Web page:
Blogger: Janet Kobobel Grant
Location: Books & Such Main Office, Santa Rosa, Calif.
How do you make an editor or agent notice your work? I think most of us realize that editors and agents are bombarded with ideas every day. So far this year, our agency has received several thousand queries and proposals, yes, thousands. So how do you break out of the pack to get noticed?
Often what we’re looking for is a project that springboards off of a tried-and-true idea but adds a new twist. For example, one of my clients did that very skillfully with what she called a “rollicking Regency.” She took the well-defined genre of a Regency romance and added lots of sassy spirit to the heroine, as well as a wonderful, tongue-in-cheek wit to the writing. Entitling the novel All the Tea in China, Jane Orcutt created a manuscript that readily snared editors and publishing committees. It was fresh, yet it wasn’t straddling genres or taking some Grand Canyon leap that sales reps wouldn’t even know how to describe.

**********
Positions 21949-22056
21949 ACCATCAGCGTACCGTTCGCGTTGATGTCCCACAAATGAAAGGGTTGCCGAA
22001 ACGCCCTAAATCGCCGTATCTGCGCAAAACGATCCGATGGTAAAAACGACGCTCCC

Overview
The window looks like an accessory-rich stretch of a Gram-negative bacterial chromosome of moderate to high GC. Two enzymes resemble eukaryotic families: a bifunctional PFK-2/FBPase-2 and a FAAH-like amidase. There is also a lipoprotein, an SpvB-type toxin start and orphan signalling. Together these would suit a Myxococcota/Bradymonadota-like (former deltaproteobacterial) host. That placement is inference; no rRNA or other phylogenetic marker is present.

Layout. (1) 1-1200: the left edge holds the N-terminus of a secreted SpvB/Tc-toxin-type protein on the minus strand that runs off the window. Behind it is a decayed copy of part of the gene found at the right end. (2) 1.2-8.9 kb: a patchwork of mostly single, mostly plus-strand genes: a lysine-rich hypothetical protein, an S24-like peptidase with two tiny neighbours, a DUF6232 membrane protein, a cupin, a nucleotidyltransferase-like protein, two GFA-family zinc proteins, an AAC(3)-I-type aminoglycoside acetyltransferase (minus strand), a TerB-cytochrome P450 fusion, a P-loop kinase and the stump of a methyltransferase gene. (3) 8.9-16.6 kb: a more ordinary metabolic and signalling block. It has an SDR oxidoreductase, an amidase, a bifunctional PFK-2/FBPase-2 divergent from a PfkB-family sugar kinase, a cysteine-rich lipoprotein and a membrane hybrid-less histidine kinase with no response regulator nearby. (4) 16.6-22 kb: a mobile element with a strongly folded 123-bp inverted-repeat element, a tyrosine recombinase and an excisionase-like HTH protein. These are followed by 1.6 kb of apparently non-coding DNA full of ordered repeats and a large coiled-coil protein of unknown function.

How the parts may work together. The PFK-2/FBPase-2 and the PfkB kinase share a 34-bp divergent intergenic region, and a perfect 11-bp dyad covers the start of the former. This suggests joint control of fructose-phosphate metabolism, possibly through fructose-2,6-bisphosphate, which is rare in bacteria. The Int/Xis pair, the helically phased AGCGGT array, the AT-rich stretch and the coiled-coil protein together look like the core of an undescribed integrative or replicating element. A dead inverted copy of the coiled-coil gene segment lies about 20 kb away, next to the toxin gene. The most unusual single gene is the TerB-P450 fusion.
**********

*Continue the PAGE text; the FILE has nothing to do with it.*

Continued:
What Jane did was masterful. And the book sold with nice energy. Sadly, Jane died shortly after writing the book; so she wasn’t able to continue the series this book launched. And just to show how good she was, our agency tried hard to find someone who could continue the series in the spirit and with the verve that Jane began it, but no such person could be found.
Consider how you can take a perennial idea and make it new–but readily recognizable. It could lead to your breaking out from the pack.
Can you think of other books that set the writing course for their writers?